I can no longer recall what started this consistent mood swing. It sets in almost immediately whenever the sky switches into its signature grayish dress, even minutes to hours before the actual downpour. It even manages to evolve and become a much larger, heavier rush of misery with absolutely no traceable source or origin.
Take a puff of smoke. And release.
Years ago, I wouldn’t even dream of holding this in between my fingers. I distinctly remember how my father used to smoke. And smoke, he did, a lot. It became one of the arms that pulled my mother’s leg each time. And back then, I couldn’t entirely understood why. My mother would rant for hours on end, but never in front of my father. For some reason, my siblings and I would be at the receiving end, as if we had some sort of influence over Father, that she sees it right and fitting to nag us about Father’s smoking. Funny thing is, she never actually confronted him about quitting, until my youngest sister came along. I never heard her say a word about it, though. It was like a moment of divine revelation on my Father’s part, that he, without word or warning, decided to go cold turkey. He didn’t even bother talking to Mother, or to us, his children, about his decision. But, out of all the things I’ve previously mentioned that I have, either, forgotten, or nearly forgotten, one thing was clear, and is still clear to me to this day– the weeks that followed were one of the worst weeks anyone had to spend in our small, dusty, dismal home.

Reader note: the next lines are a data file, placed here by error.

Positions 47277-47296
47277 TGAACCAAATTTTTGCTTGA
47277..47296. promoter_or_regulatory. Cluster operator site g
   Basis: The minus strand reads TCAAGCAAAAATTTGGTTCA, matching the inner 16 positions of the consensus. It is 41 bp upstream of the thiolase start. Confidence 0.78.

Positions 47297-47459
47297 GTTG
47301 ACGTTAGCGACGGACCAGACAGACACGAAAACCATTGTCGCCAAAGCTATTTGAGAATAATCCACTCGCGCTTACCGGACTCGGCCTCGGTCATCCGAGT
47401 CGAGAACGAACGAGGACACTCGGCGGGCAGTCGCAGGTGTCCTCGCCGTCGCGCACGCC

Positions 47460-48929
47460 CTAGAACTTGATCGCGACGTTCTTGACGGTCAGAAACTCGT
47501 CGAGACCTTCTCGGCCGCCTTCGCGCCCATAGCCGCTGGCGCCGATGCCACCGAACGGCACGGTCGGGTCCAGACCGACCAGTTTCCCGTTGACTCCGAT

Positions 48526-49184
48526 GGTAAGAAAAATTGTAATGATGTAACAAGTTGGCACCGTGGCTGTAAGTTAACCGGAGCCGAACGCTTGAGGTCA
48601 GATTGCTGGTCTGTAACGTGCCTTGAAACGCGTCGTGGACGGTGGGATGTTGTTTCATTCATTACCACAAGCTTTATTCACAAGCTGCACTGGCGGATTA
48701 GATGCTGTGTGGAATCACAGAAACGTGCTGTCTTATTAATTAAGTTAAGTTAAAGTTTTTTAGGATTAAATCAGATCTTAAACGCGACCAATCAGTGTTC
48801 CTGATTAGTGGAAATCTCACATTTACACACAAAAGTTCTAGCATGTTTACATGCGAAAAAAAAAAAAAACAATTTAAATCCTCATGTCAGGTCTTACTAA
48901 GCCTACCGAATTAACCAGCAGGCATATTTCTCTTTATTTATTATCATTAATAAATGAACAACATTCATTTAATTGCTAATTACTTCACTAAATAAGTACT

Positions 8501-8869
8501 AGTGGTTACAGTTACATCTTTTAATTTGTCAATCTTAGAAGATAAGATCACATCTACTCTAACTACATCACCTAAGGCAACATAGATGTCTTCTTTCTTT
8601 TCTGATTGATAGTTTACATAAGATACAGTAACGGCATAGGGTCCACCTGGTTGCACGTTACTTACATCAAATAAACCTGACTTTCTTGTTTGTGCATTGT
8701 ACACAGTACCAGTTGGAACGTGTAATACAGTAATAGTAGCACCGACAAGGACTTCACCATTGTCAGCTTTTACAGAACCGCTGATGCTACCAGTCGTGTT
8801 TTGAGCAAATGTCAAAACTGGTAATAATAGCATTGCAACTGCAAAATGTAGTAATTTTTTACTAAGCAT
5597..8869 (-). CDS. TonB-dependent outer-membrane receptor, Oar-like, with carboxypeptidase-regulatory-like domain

So, when my Father found out that I’ve picked up smoking again, that was what he tried to remind me to convince me to quit while I’m ahead: the horrible experience of quitting.
Looking out the window from the 21st floor of the office building, I can see the thick fog and mist that settled over the city streets. For sure, it still is raining hard outside. I think of how I’ll manage to return to my apartment in this weather. I hate having to dip my shoes in puddles of clear, ice-cold water. I could try hopping over all puddles I come across with, but even if I manage to evade every single bit, I’d still get wet in the rain without an umbrella over my head to protect me.